Javelin sand boa, the next one on the list of most common non-poisonous snake species in the world is the only snake from the boidae family inhabiting Europe, and three subspecies are known. Apart from Europe (where it is found mostly in Mediterranean parts), it is present throughout the Middle East and northern Africa. The average length of this snake is 21 inches. Since it inhabits variable environments, the coloration also varies, being grayish, brownish, or reddish with a darker irregular line of blotches or bands on the dorsal (backs) side. Preferable habitats are drier warmer semi-desert lands, but also cultivated areas and coastal Mediterranean areas.
6. Common wolf snake (Lycodon capucinus)
This snake species, the number 6 on our list of most common non-poisonous snake species in the world is common in southeastern Asia and Australia. It is also named common house snake, because it is often found in urban areas, in parks and households. Although non-venomous, these snakes are defensive and will not hesitate to attack, and they also possess large canines. Apart from tropical forests, it is a usual snake species wandering around cultivated and urban areas.
5. Common tree snakes (Dednrelaphis punctulata)
Although there are 40 species of tree snakes (Dendrelaphis genus), widely spread throughout southeastern Asia and Australia, we have chosen the common tree snake as the representative, because some of the tree snakes are venomous (like brown tree snake for example). This kind of tree snakes inhabits Australia and Papua New Guinea. Common tree snake is also known as a green snake, yellow-bellied black snake or grass snake. These are very slender yet long snakes, with the average body length of 3,9 feet. They inhabit various environments, like forests and rainforests, but also dry woodland and urban areas.
4. Pythons (Pythonidae family)
We are continuing our list of most common non-poisonous snake species in the world with Pythons that are large constrictor snakes spread throughout Africa, Asia, and Australia. There are 31 species and 17 subspecies of pythons currently recognized. Being one of the longest snakes, but also being adapted to various habitats, their body size varies from just 24 inches (like anthill python for example) to 30 feet (reticulated python, also being the longest snake in the world). Pythons inhabit warm climate areas, preferring tropical forests and rainforests, but are also found in other habitats in warm areas. The coloration of pythons depends on their surroundings, since they are nicely camouflaged, being uniformly colored (like olive python) or having nice patterns on the dorsal (backs) side like reticulated pythons or carpet pythons. Pythons are common non-poisonous snakes in America also, because of the great demand for them as pets, but they are often being released in the wild by their owners, where they have adapted nicely especially in warm environments such as Florida.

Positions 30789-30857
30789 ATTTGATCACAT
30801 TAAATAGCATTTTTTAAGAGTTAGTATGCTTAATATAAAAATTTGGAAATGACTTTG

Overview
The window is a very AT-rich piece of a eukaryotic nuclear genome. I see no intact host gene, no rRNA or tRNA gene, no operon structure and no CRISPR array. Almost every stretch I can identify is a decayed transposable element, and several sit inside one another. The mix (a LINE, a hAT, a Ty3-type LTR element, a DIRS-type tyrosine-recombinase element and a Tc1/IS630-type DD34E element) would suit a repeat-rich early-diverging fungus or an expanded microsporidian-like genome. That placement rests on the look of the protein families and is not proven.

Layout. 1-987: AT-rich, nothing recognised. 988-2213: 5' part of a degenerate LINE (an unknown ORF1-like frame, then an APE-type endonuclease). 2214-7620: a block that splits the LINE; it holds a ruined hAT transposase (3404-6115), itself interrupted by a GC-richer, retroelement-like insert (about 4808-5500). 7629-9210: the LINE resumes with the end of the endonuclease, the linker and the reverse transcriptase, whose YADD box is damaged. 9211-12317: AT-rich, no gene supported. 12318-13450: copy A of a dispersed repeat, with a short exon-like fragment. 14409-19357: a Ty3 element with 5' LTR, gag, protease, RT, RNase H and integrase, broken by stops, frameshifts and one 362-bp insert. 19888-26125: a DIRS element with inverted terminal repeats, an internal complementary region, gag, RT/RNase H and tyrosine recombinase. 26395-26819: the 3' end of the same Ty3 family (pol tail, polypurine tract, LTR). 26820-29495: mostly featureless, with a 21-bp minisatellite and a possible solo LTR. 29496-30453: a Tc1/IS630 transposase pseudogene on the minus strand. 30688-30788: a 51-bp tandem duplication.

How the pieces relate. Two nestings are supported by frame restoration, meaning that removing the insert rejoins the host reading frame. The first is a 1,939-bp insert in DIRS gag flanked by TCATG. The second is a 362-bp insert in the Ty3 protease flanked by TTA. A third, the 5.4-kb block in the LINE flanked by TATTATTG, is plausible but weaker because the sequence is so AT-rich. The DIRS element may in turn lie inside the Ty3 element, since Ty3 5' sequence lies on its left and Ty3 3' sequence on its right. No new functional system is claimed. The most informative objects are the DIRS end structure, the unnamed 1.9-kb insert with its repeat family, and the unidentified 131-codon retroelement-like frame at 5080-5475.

3. Grass snake (Natrix natrix)
Grass snake, the next one on the list of most common non-poisonous snake species in the world is also known under the name water snake or ringed snake, because it dwells in the proximity of fresh waters. The range this snake covers is the whole Europe, Middle East, Asia and northernmost ridges of Africa. Therefore, inhabiting a variety of climate zones, they are very adaptable species found in many ecosystems preferring grassland and woodlands near rivers. They feed on amphibians, and are very good swimmers, and able to hold their breath up to 30 minutes. They are usually darker in color, nicely camouflaged in brown to olive green hues. Grass snakes inhabiting colder regions are darker in color which enables them better thermoregulation.
2. Rat snakes (Panterophis and Elaphe genus)
Interestingly, the Old and New World ret snakes are now considered to differ genetically more than previously thought, once belonging to the same genus Elaphe, these snakes were somewhat recently been divided into those belonging to Elaphe genus (referring to Old World rat snakes), and Pahterophis genus (the New world species). Apart from complicated classification, these snakes inhabit most of the Northern Hemisphere, from Japan, throughout Asia and Europe to the North American continent, therefore being found in many sizes and colors.
1. Brahminy blind snake (Ramphotyphlops braminus)
Probably the most widespread and the first among the most common non-poisonous snake species in the world is the brahminy blind snake, named after Brahmin caste of priests in Hinduism. This snake has many common names, mostly known under names lowerpot snake, common blind snake, island blind snake, etc., spread throughout almost every continent and island. Maybe the most interesting fact about these snakes, apart from that they are completely blind, is that they are the only snake species that are unisexual, meaning there are no male brahminy blind snakes. That is why they have easily spread throughout the world – only one specimen is enough to create a new population. These are tiny snakes (being only around 7 inches long), and mostly resemble earthworms, both in looks and behavior, since they spend most of the time burrowing underground.